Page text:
By Dr Jim Leary
This summer the University of Reading Field School excavated within the landscape between the famous prehistoric monuments of Avebury and Stonehenge in the Vale of Pewsey in Wiltshire. Our excavations focused on two prehistoric henge monuments (Marden and Wilsford) and, with Historic England, a Roman settlement. We also surveyed part of medieval Marden village.
Marden henge is a truly huge monument, enclosing an area of 15.7 hectares, making it the largest Neolithic henge in Britain. Our excavations focused to the south end of the monument and we uncovered an extraordinarily well-preserved Neolithic building surface. The complete surface was rectangular with a central sunken area, which was dominated by a large hearth. On the floor were flint flakes still lying untouched in the same position they had been left in, and this is one of the best preserved Neolithic buildings in England. Close to the building were spreads of Neolithic rubbish, which incorporated elegant bone needles, as well as flint flakes and decorated ‘Grooved Ware’ pottery. In one area was an assemblage of bones from numerous pigs, clearly representing the remains of a feast. Analysis of the building is ongoing and we do not yet know what it was used for, although we have suggested that it may have been a sweat lodge type building.
We also excavated the Wilsford henge on the other side of the river. This is a much smaller monument and completely flattened by ploughing over the centuries. We excavated through the end of the ditch, next to the entrance of the henge, and discovered that the ditch was amazingly deep – over three metres! Near the bottom was a very well preserved early Bronze Age burial of a teenager wearing an amber spacer necklace.
The striking feature about these monuments is their relationship with the River Avon, which runs between them. Both monuments face the river, as if access or good views of this part of the river were important, and Marden henge in particular sits within a large sweeping meander of the river. The relationship between these monuments and water was evidently a close one and likely to be key to understanding them. To this end and in order to better understand the hydrology of the river in the past, we undertook a geoarchaeological project along the river valley. This work has produced some very exciting results, including thick layers of peat, and will no doubt add significantly to our knowledge.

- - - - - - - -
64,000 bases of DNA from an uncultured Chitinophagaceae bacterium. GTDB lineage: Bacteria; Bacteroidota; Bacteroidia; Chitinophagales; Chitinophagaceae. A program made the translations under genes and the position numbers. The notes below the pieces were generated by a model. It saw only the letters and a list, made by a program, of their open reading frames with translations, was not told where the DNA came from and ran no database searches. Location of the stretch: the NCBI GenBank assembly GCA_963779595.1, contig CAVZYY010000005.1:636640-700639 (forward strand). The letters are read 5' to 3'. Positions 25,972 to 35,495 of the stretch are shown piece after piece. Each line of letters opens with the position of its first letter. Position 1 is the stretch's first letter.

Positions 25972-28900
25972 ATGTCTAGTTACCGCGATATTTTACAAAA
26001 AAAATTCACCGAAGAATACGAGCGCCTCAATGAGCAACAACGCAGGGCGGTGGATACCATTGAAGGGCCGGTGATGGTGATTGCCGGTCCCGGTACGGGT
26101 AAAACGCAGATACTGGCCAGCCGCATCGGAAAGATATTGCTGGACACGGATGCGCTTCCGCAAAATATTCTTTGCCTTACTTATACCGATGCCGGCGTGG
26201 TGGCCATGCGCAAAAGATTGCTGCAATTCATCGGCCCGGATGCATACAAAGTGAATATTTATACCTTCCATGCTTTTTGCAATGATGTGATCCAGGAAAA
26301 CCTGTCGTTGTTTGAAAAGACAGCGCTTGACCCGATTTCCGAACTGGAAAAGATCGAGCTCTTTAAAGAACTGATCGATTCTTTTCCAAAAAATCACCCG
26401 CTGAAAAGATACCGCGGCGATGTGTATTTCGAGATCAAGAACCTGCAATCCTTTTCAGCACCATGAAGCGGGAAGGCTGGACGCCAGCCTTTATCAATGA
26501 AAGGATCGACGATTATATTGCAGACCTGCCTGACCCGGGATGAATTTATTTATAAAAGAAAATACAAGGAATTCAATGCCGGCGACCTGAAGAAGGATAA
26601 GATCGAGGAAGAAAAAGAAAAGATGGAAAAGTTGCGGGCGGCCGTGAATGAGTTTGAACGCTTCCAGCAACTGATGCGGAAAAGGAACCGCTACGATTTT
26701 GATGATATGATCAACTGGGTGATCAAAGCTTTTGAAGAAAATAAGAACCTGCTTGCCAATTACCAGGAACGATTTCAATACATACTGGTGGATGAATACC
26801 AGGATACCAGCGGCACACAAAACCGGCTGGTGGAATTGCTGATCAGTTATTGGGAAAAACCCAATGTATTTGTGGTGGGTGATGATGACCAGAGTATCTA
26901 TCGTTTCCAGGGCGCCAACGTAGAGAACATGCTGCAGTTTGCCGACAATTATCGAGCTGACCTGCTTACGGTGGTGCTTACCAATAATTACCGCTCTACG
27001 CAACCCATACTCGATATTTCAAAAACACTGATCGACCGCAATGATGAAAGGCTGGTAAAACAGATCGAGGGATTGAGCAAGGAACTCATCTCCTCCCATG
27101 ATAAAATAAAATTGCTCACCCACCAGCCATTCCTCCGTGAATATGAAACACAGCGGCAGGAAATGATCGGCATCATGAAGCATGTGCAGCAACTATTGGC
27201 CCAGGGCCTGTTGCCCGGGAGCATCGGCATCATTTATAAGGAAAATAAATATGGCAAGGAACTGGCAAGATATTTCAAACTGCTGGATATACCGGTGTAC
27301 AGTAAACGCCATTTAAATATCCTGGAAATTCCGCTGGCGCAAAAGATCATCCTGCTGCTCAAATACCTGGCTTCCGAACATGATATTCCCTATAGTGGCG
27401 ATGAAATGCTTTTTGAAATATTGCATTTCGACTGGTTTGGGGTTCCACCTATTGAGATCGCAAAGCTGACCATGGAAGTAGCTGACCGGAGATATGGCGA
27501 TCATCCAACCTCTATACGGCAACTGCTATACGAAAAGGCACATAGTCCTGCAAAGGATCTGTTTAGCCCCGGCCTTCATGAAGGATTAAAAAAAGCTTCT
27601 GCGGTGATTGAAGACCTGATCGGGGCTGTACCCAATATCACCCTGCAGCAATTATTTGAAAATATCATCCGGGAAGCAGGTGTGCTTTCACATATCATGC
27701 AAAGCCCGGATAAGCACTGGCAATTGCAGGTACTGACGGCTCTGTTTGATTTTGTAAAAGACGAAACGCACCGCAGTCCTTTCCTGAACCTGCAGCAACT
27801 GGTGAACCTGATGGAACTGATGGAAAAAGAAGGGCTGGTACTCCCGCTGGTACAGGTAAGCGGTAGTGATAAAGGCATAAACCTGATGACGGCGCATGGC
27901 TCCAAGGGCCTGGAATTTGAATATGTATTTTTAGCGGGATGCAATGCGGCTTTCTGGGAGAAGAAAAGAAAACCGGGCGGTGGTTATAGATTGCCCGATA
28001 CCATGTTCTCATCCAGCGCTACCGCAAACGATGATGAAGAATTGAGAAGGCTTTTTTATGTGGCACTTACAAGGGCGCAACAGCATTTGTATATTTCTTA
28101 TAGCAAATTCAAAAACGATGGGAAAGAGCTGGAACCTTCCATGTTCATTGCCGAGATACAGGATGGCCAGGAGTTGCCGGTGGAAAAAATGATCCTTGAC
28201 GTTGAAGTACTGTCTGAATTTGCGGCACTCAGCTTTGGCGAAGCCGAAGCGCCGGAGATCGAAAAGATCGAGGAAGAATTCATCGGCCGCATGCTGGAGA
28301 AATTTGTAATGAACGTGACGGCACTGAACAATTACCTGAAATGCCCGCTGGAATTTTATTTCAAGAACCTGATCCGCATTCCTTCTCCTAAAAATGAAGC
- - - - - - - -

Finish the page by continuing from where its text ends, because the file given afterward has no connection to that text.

Under the guidance of staff from Historic England we also undertook a detailed topographic survey of an earthwork site located within Marden village. The grass-covered site comprises a series of enclosures of varying size, within which a number of building platforms and a network of tracks or hollow-ways have been identified. The enclosures clearly represent multiple phases of activity, with some of the enclosure banks overlying or reusing earlier features. At the eastern end of the site, two small terraced building platforms were recorded associated with a number of small compounds; these earthworks probably represent the remains of a small deserted medieval farmstead. This site is clearly complex and multifaceted, and interpretation work is ongoing.
The area around Marden henge has seen very little archaeological work, particularly compared to the famous sites of Avebury and Stonehenge to the north and south. However, we now know that there are many other monuments preserved in the Vale of Pewsey, particularly along the upper reaches of the River Avon. These monuments will all be investigated over the coming seasons. There is clearly much more work to be done in the Vale of Pewsey and as we work through the post-excavation over the winter, we look forward to going back next summer.
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